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Faroe Islands Coordinates: The Faroe Islands (/ˈfɛəroʊ/; Faroese: Føroyar pronounced [ˈfœɹjaɹ]; Danish: Færøerne Danish pronunciation: [ˈfæɐ̯øːˀɐnə]) is an archipelago and autonomous country within the Kingdom of Denmark,[6][7] situated between the Norwegian Sea and the North Atlantic Ocean, approximately halfway between Norway and Iceland, at about 320 kilometres (200 mi) north-north-west of mainland Scotland. The total area is approximately 1,400 km2 (540 sq mi) with a 2010 population of almost 50,000 people. The islands were associated with and taxed by Norway, then the Union of Kalmar, and then Denmark-Norway until 1814, when Norway was united with Sweden. History[edit] In a Latin account of a voyage made by Saint Brendan, an Irish monastic saint who lived around 484–578, there is a description of "insulae" (islands) resembling the Faroe Islands. More pertinent is the account by Dicuil, an Irish monk of the early 9th century. Politics and government[edit] Relationship with Denmark[edit] WikiMiniAtlas

Nāga Naga stone worship at Hampi Nāga (IAST: nāgá, Burmese pronunciation: [naːɡá]) is the Sanskrit and Pāli word for a deity or class of entity or being, taking the form of a very great snake—specifically the king cobra, found in Hinduism, Buddhism, and Jainism. A female Nāga is a nāgī or nāgiṇī.[1] Etymology[edit] Mahabharata[edit] In the great epic Mahabharata, the depiction of nagas tends toward the positive. The epic frequently characterizes nagas as having a mixture of human and serpent-like traits. Enmity with Garuda[edit] The great nemesis of the nagas in the Mahabharata is the gigantic eagle-king Garuda. Kadru[edit] In accordance with Kadru's curse, Janamejaya prepared a snake sacrifice of a type described in the scriptures, the Puranas. Other mentions[edit] The serpent king Vasuki helped the gods to recover amrita, the elixir of immortality, from the Ocean of Milk by serving as the cord they wrapped around Mount Mandara in order to churn up the depths of the ocean. Hinduism[edit]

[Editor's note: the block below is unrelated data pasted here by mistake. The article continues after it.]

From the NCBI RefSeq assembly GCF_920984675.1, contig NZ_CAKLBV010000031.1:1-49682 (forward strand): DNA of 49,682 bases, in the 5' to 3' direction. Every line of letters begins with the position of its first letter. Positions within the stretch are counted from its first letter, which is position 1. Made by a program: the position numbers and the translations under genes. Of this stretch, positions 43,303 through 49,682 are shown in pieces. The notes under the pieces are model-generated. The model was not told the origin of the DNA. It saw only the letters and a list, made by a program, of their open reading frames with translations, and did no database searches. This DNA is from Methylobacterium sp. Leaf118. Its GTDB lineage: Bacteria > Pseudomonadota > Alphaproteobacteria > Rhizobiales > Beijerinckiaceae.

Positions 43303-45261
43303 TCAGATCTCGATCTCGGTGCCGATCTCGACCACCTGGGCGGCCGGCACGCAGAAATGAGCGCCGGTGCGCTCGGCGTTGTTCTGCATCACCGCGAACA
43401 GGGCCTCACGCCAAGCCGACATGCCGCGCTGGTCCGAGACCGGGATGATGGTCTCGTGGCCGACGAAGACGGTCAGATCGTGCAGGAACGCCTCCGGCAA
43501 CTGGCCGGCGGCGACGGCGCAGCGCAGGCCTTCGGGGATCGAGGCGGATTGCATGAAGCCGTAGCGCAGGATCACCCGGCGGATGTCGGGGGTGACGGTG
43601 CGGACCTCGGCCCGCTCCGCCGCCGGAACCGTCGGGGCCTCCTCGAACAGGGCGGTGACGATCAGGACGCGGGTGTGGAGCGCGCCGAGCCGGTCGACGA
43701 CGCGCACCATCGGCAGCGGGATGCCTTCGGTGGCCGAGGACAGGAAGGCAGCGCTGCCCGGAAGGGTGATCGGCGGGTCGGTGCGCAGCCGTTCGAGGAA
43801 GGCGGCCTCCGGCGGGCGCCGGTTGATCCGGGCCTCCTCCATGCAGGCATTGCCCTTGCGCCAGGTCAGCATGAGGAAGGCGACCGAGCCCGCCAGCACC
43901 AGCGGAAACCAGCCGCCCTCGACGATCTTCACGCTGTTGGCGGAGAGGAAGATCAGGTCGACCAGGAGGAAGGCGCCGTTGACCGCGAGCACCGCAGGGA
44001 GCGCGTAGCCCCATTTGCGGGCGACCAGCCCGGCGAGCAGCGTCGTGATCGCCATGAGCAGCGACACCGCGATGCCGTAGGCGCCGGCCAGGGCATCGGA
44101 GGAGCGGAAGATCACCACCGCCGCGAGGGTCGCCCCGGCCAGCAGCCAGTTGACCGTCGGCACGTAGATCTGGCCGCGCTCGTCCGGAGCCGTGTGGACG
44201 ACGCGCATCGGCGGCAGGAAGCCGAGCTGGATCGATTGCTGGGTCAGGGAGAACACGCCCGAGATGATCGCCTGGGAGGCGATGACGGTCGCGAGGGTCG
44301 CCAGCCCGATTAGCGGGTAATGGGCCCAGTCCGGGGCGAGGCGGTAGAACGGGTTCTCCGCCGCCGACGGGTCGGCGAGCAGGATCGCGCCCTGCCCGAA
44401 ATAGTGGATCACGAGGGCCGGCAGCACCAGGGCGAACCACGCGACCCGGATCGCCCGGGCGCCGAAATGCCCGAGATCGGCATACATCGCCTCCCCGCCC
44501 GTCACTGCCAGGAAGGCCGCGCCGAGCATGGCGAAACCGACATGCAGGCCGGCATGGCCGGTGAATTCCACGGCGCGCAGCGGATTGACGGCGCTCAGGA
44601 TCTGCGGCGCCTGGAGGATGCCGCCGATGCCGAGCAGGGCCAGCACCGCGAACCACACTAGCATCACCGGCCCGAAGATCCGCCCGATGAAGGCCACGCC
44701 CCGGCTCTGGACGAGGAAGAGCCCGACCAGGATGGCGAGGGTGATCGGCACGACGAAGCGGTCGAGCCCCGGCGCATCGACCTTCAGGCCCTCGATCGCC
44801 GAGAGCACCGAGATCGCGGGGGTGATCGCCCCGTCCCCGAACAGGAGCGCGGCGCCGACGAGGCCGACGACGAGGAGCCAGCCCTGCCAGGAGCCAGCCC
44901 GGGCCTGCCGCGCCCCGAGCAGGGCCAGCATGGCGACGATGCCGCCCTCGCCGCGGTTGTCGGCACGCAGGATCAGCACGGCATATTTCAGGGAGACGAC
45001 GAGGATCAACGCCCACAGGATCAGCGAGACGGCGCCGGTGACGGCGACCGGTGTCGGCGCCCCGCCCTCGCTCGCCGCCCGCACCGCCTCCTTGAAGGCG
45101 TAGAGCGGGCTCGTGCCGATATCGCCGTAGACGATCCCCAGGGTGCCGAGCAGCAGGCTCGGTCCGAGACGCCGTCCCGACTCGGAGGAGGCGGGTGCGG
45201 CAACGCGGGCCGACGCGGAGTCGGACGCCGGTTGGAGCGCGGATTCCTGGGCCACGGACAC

Bilanlegg Norge PRLog - Jan. 16, 2015 - FREDRIKSTAD, Norway -- Radiobutikken.no er kjent for sitt store utvalg i digitale radioapparater. Både dab, dab+ og internettmottakere. Det er stor etterspørsel etter slike radio, fordi folk med internettforbindelse veldig enkelt kan høre tusenvis av radiokanaler som sender på internett og lokalt i luften på dab og dab+. I løpet av sekunder får du tilgang til å lytte på radiostasjoner fra hvor som helst i verden. Den stadig utviklede teknologien gir tilgang til stasjoner som sender live på internett. Og du kan nyte godt av det. Takket være utvalget i Radiobutikken.no og hjelpen menneskene der kan gi deg, kan du høre musikken din på trådløse apparater. I dag foretrekker folk å lytte til radio, blant annet på grunn av de forfriskende snakkeprogrammene (talkshowene), sportssendingene, nyhetssendingene, nye musikkutgivelser, filmprogrammer og mye annet av underholdning. Nye teknologiers utvikling påvirker ikke radiolytteren. Kontaktinformasjon: Radiobutikken.no AS